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I am an electronics novice, so before I start cutting my cable, I want to ask people who know more than me.

I have a project that has a USB 3.0 hub inside, and I want a single switch to handle the DC power and the USB connection to the computer. I saw a video of someone who put an inline switch on a USB 3.0 cable, and he switched power and ground. Is that necessary, or can I get away with switching only one?

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  • \$\begingroup\$ It's not a great idea to do any of those things. What is your ultimate goal? There may be some safer, more standard compliant way to accomplish it. \$\endgroup\$ Nov 29 '21 at 15:51
  • \$\begingroup\$ I just want all the devices plugged into the hub to disconnect from the computer the hub plugs into which means the hub has to disconnect. Removing the 12v from the hub doesn't seem to get me there. I'm thinking of trying a switch on the 5v. \$\endgroup\$
    – jsureke
    Nov 29 '21 at 19:58
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OPTION 1 - DO IT IN SOFTWRE
If you can find the documentation for the upstream hub. There should be a command you can send the hub to turn off a downstream device via software. You can then avoid having to make any wiring modifications at all.

OPTION 2 - REMOVE 5V POWER
If it's not possible to find the documentation, or too complicated to implement the software, then you can disable the downstream devices by removing 5V power, and leaving GND (and all other signals) connected.

As a practical matter, disabling 5V power is going to require cutting into the cable to access the 5V wire (usually red), and putting a switch/relay/transistor in line with it. USB cables typically have a metal braid that is used for RF shielding. If you cut into that braid or move wires around, you might degrade the signal quality, or turn the cable into a source of RF emissions. Be careful with this approach and be prepared for the possibility that the cable no longer works.

OPTION 3 - TOTAL ISOLATION
Removing GND is probably not a good idea unless you have some compelling need to totally isolate the device from the host. GND is used as the reference for all signals. So, if you were going to disconnect GND then you would need to disconnect ALL signals. Having anything else connected, without GND connected could damage either the host or the downstream devices.

Also, it is very important to maintain the integrity of the data signals, so you can't just throw any switching element in line with them and expect it to work. Given the above, I see two possible ways to switch out all the wires.

  1. Use a chip designed to switch USB 3.0 signals. Texas Instruments and others make these. But since you said you are novice, using such a chip is probably beyond your abilities.
  2. Use a mechanical relay that is rated for operation in the GHz range. Coto Relay and others make such devices.
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    \$\begingroup\$ The integrity of data signals is more than just "the right switching element", it's also about length and impedance matching (differential and single-ended) and small loop area... IOW a novice simply trying to wire in a mechanical relay, no matter how the relay is rated, will be a disaster. But your options 1 and 2 are correct and you correctly designated them as preferred so +1 \$\endgroup\$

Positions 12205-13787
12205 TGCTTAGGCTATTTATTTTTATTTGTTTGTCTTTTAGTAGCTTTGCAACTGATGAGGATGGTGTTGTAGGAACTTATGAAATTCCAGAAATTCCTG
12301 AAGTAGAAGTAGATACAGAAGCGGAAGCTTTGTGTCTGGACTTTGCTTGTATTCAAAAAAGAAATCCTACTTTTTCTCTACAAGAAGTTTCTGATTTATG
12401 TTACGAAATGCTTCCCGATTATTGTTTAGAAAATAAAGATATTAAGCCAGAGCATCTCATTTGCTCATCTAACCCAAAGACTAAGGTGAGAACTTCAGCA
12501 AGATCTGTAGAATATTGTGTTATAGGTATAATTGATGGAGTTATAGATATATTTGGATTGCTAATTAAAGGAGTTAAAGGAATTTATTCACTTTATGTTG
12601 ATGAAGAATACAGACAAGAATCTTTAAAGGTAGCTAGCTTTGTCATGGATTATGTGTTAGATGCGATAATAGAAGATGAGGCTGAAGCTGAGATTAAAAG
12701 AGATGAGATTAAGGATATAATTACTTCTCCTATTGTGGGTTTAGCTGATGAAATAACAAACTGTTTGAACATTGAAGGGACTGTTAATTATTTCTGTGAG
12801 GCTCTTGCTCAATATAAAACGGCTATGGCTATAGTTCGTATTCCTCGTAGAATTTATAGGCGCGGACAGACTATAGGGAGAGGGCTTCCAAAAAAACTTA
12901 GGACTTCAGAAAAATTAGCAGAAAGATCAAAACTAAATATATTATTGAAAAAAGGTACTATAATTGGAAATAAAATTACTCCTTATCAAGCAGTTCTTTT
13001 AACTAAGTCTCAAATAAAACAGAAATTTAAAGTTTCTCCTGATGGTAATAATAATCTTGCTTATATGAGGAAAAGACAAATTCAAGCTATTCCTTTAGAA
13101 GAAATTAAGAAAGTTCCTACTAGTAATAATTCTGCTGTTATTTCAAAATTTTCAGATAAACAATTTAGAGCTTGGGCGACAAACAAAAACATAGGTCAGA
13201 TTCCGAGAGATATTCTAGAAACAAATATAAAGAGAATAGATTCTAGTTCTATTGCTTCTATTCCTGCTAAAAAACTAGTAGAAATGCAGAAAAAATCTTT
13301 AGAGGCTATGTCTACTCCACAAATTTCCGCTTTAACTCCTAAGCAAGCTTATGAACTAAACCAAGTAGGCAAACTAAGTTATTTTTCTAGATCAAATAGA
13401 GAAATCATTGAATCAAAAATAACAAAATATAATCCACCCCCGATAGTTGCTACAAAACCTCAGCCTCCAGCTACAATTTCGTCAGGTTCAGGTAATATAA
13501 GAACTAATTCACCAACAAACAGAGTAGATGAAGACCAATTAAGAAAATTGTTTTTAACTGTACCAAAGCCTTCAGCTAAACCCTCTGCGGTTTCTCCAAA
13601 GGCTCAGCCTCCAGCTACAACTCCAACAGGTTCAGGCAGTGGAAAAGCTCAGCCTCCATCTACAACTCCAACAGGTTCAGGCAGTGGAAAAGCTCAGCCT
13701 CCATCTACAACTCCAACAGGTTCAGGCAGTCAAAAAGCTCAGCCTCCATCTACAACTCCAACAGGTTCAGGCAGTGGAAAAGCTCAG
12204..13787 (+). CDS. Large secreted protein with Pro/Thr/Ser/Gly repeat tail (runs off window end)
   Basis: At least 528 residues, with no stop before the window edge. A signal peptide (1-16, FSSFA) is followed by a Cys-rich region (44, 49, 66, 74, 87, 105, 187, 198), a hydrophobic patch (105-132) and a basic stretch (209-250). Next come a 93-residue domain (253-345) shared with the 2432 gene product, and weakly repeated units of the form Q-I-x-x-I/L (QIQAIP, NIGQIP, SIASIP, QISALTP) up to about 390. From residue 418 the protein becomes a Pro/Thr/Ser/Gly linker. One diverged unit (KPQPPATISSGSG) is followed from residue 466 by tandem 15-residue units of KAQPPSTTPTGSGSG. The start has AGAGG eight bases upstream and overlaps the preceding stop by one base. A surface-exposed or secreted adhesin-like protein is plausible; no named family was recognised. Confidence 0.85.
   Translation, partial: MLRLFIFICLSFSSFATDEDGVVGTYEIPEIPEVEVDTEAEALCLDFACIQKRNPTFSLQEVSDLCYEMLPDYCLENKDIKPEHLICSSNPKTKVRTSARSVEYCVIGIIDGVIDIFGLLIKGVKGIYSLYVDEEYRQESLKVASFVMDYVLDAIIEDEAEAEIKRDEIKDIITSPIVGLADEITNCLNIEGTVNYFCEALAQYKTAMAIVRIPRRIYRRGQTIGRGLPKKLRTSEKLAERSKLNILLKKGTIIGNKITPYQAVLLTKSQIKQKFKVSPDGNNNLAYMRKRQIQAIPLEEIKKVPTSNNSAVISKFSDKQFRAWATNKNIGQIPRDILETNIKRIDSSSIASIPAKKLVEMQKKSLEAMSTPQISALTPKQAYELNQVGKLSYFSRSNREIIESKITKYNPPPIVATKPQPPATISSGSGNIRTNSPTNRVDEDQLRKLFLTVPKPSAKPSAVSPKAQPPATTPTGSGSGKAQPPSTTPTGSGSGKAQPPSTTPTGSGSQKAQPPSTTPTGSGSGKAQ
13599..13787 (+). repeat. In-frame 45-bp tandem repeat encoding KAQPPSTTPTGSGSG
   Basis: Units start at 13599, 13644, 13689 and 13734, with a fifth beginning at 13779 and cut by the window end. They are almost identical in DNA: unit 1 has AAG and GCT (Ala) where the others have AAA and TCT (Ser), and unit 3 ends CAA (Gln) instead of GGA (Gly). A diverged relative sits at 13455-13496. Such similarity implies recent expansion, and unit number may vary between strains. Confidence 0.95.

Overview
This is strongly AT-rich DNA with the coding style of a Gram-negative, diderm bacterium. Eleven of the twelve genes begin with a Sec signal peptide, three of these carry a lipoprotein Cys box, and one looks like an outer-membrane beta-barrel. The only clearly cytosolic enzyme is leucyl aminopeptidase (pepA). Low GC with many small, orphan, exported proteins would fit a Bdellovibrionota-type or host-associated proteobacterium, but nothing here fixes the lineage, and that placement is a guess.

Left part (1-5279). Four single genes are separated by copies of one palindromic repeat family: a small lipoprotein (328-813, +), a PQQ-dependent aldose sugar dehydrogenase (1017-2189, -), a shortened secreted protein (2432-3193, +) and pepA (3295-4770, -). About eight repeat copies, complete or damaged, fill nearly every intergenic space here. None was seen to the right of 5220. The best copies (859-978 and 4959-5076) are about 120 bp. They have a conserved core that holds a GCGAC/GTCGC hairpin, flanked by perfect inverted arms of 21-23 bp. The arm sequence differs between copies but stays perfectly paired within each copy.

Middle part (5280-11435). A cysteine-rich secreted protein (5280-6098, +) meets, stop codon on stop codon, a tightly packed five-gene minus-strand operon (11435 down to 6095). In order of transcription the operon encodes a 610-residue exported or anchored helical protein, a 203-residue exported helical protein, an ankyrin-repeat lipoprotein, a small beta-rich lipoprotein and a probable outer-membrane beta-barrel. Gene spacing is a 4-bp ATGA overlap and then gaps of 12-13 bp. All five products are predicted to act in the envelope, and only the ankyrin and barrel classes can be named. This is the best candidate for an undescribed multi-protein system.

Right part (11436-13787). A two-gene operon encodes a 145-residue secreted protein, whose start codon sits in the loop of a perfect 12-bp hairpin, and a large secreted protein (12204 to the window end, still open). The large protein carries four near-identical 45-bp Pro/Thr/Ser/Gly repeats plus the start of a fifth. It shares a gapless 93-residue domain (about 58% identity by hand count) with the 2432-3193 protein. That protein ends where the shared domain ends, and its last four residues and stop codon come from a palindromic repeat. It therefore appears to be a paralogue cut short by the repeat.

– Ben Voigt
    Nov 29 '21 at 16:29
  • \$\begingroup\$ My thought was to use option 2. Thanks for the input! \$\endgroup\$
    – jsureke
    Nov 29 '21 at 19:53
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You can't get away with that at all. USB3 has bandwidth that require special switches to maintain the impedance. So, no matter what, "switch in the data line" is a bad idea, and should not be done.

Since every USB link is always a point-to-point link (if you want multiple devices talking over the same cable, there's always a hub IC in between), the easiest solution would be just reading the hub IC's data sheet and finding out how to safely disable it. No cutting of cables!

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  • \$\begingroup\$ Sorry, I don't know what "the hub IC's data sheet" meanse. I don't think you understand my question. I don't want to put a switch in the data line. I just want to turn off the power going to the hub from the PC, so there is no power going from the hub to the devices plugged into it. I'm only looking at power and ground. \$\endgroup\$
    – jsureke
    Nov 29 '21 at 14:41
  • \$\begingroup\$ you mustn't do that at all, either; your data lines must have a defined relationship to ground and VCC, so making ground relative data lines float from the point of view of the device might damage your receiver. \$\endgroup\$ Nov 29 '21 at 14:54
  • \$\begingroup\$ @MarcusMüller: switching VBUS is ok, because all the data line pullups (both passive and active) are to VBUS. Remove VBUS and the data lines automatically release at the device, which causes the host to sense a disconnect and release as well. \$\endgroup\$
    – Ben Voigt
    Nov 29 '21 at 16:26

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